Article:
1. I’m ha-ha-only-serious-ing the catchphrase for TVTropes’s “Tautological Templar” because I think it’s a straw-man serving to erase something important in the service of DRM’d ontology. There are convergent instrumental incentives. Most real good is not done in a one-step momentary whim plan. Controlling the future, or consequentialism when you aren’t omniscient, is about building structure into causality that lets you predict consequences. The most versatile structure anyone has is themselves, their own agency, the thread of their own life, if they can preserve it into the future. Most of any sort of work is getting yourself into a position to do it, with the knowledge to do it, with whatever resources will be required.

    But it’s a different action to put a future self who is good in a position of power than to put a future self who is evil in a position of power. Oftentimes the tropes page seems to point at things that aren’t tautological/circular at all. Merely people making predictions about their future selves.

    Neutral morality seems to depend on people not knowing their values, on people having indexical uncertainty of a certain kind. “What if my values are bad?” Bad according to what? It seems like this meme forbids a certain completeness of self-concept. Forbids individual cores from having structure that knows what core it serves.

    Most people I talk to who seem to have clustered some datapoints of good alignment in humans in their ontology seem to confuse it for a particularly strong version of this indexical uncertainty, structure fakely guarding against the intent of core, not letting that information leak in in a subtle way like intuitions promoting certain Schelling points. But good is really not that. It’s not caring what is self in that way. Knowing is still a central piece of being able to think at all.

    This could be considered a central component of jailbreaking. Successfully rebasing most of the structure you interact with the world with on knowledge of who you are.

    Note that a lot of the mass of examples on the TVTropes page is also, “I’m good because I bring order, without my order there would be chaos” which is only the same attempt to be a self fulfilling prophecy every Schelling order makes. And TVTropes’s criticism of that, I agree with. Only justice will bring peace.

    1. Interestingly the Tautological Templar page commits the Tautological Templar fallacy on behalf of The Hero:

      This character may look like a Hypocrite (he probably is, but he’s too stupid, self-righteous, deluded, or willfully ignorant to understand it), but in reality he’s far more dangerous than that. Because he can’t comprehend the concept of Moral Dissonance, he will throw himself into any struggle with the same force, conviction, and resolve that The Hero shows against the Big Bad. That’s because in his worldview, every enemy he has is twirling a handlebar mustache, madly cackling while tying orphans to the railroad tracks — even if said enemy turns out to be The Hero himself.

      The problem is not too much self-confidence, or not enough self-confidence. The problem is indexing on who the good guy is instead of evaluating behavior patterns. More narcissism might help us against the specific group Nazis, but it’s inadequate to protect the sorts of people who end up targets of the Nazis.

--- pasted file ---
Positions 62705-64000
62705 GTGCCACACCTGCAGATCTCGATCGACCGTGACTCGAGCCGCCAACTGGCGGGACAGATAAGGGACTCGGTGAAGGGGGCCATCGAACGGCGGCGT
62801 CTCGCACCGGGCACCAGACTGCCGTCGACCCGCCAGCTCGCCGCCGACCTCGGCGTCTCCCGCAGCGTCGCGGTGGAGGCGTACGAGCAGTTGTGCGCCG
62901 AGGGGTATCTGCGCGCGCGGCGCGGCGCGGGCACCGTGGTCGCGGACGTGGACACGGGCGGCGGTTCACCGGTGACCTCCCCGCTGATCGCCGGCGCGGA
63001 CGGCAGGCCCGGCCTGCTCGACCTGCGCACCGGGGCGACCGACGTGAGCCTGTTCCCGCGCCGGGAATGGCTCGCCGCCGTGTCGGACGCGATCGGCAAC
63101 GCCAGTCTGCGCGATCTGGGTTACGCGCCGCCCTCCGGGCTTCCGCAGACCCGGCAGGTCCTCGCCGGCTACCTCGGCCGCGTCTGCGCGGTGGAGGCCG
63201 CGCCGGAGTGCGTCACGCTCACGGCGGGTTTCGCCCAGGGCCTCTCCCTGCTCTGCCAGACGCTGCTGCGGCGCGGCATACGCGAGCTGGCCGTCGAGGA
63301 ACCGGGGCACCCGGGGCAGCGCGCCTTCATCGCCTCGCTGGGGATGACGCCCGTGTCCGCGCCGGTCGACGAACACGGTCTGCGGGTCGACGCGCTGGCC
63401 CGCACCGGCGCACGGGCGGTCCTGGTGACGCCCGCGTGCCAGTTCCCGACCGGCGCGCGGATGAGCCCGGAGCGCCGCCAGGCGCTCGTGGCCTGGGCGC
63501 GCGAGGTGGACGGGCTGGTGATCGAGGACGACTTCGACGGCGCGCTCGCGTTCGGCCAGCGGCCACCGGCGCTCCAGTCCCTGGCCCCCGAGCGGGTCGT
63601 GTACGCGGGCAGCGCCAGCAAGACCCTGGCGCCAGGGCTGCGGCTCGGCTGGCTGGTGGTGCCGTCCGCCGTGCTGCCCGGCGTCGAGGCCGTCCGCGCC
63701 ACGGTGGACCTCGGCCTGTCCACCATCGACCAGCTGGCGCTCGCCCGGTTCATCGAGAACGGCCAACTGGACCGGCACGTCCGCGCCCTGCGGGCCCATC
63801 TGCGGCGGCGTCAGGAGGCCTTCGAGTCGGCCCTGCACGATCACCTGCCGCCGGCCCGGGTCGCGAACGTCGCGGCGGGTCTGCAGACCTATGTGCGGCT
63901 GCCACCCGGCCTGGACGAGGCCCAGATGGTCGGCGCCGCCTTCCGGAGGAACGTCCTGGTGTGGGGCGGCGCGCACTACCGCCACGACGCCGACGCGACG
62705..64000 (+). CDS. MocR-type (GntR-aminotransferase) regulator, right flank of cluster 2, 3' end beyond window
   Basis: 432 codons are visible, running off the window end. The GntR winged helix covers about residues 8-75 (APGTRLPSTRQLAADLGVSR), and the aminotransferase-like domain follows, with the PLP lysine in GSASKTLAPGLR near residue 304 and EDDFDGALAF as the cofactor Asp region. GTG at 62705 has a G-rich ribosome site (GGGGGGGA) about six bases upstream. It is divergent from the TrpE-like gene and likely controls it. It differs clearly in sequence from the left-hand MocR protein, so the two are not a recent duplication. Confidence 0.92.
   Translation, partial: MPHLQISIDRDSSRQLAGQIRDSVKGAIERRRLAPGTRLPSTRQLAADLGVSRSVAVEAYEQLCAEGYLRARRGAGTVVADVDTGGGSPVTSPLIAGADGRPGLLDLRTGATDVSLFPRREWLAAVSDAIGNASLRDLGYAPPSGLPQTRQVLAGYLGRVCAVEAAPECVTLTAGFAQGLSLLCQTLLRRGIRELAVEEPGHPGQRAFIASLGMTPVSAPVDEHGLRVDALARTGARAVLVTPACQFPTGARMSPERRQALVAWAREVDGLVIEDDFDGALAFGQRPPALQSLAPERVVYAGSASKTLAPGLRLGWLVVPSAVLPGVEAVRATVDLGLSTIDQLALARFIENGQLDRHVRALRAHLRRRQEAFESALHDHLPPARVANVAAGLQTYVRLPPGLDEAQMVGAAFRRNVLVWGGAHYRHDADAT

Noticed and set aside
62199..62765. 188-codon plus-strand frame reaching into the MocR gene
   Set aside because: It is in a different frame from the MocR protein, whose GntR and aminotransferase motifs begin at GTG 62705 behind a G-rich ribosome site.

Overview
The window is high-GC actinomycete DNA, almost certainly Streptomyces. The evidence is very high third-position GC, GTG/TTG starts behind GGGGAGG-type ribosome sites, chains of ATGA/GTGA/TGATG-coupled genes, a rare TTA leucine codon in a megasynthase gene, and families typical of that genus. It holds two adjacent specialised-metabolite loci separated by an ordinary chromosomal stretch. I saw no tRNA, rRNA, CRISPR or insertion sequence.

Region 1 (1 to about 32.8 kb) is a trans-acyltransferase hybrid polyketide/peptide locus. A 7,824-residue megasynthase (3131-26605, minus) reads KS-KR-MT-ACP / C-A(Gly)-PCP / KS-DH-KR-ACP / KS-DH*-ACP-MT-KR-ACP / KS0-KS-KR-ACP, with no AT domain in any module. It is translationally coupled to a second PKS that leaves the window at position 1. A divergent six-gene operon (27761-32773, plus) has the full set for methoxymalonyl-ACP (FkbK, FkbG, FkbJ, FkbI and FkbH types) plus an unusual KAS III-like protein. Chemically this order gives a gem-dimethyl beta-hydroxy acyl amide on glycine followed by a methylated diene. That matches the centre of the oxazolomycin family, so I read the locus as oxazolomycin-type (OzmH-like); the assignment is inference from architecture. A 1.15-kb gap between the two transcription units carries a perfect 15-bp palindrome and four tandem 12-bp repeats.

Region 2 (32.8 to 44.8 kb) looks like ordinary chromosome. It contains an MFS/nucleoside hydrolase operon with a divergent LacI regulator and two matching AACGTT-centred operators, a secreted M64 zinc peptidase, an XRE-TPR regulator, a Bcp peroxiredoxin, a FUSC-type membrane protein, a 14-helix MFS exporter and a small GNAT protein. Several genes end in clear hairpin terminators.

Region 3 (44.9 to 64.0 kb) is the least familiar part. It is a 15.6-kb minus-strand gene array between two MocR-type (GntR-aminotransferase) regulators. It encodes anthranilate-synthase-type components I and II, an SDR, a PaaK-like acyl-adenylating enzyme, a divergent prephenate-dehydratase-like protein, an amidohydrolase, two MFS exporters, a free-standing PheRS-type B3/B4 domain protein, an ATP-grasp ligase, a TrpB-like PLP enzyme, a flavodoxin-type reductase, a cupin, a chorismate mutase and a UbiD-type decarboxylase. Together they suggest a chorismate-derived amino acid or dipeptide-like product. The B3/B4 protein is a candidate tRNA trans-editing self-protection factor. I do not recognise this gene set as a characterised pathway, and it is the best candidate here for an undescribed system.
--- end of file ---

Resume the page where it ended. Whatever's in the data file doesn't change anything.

1. No, you don’t get it. Indexing on who the good guy is is a recursive step. Of course a recursive algorithm must have a base case. But if it crunches a lot of data, most of its work will be in the recursive code paths. Of course if it doesn’t have a base case then implemented in humans it’s underdetermined and the kind of thing that would be selected by fake pressures not real ones.

        And to hell with defining “narcissism” to cover recursion and planning based on what you’ll do in the future based on what kind of person you are, in order to extend some threat of social condemnation to that originally meant to be targeted at something else.

        1. I don’t understand how the kind of coalitional strategy you’re describing doesn’t get stuck making war on instead of trading with even a very slightly distorted copy of itself, if it has sufficiently different coloration.

          1. Anyway, the reason is it’s not just a coalitional strategy, there is a real thing in the world that is the discrete difference between good and neutral/evil.

            I think if you actually looked at historical examples of me doing the reasoning on the fly of, “what can I do and not have good smash into itself”, you would know I am not the thing you are imagining, one particularly extreme example of that I am writing up.

  2. You can’t cheat at morality. Your alignment is your procedure, not your target. The label “Nazi” is sufficiently unhelpful that it’s frequently being used to target Jews for scapegoating these days. If you want to be distinguished from the actual Nazis by people sympathetic to anti-Nazi tactics, you need to actually be doing different kinds things. Anything else is the fundamental attribution error.

    This is not a fully general argument against punching Nazis when you can get away with it, just an explanation of why your argument looks like you just want to be Batman. And Batman’s very, very obviously the bad guy.

    1. That’s just like, your definitions man. And is asking me to be blind as part of a social contract to features of reality that are actually pretty obvious. The neutral vs evil distinction is your procedure, not target. The good vs neutral/evil distinction is your target, not your procedure. I refuse.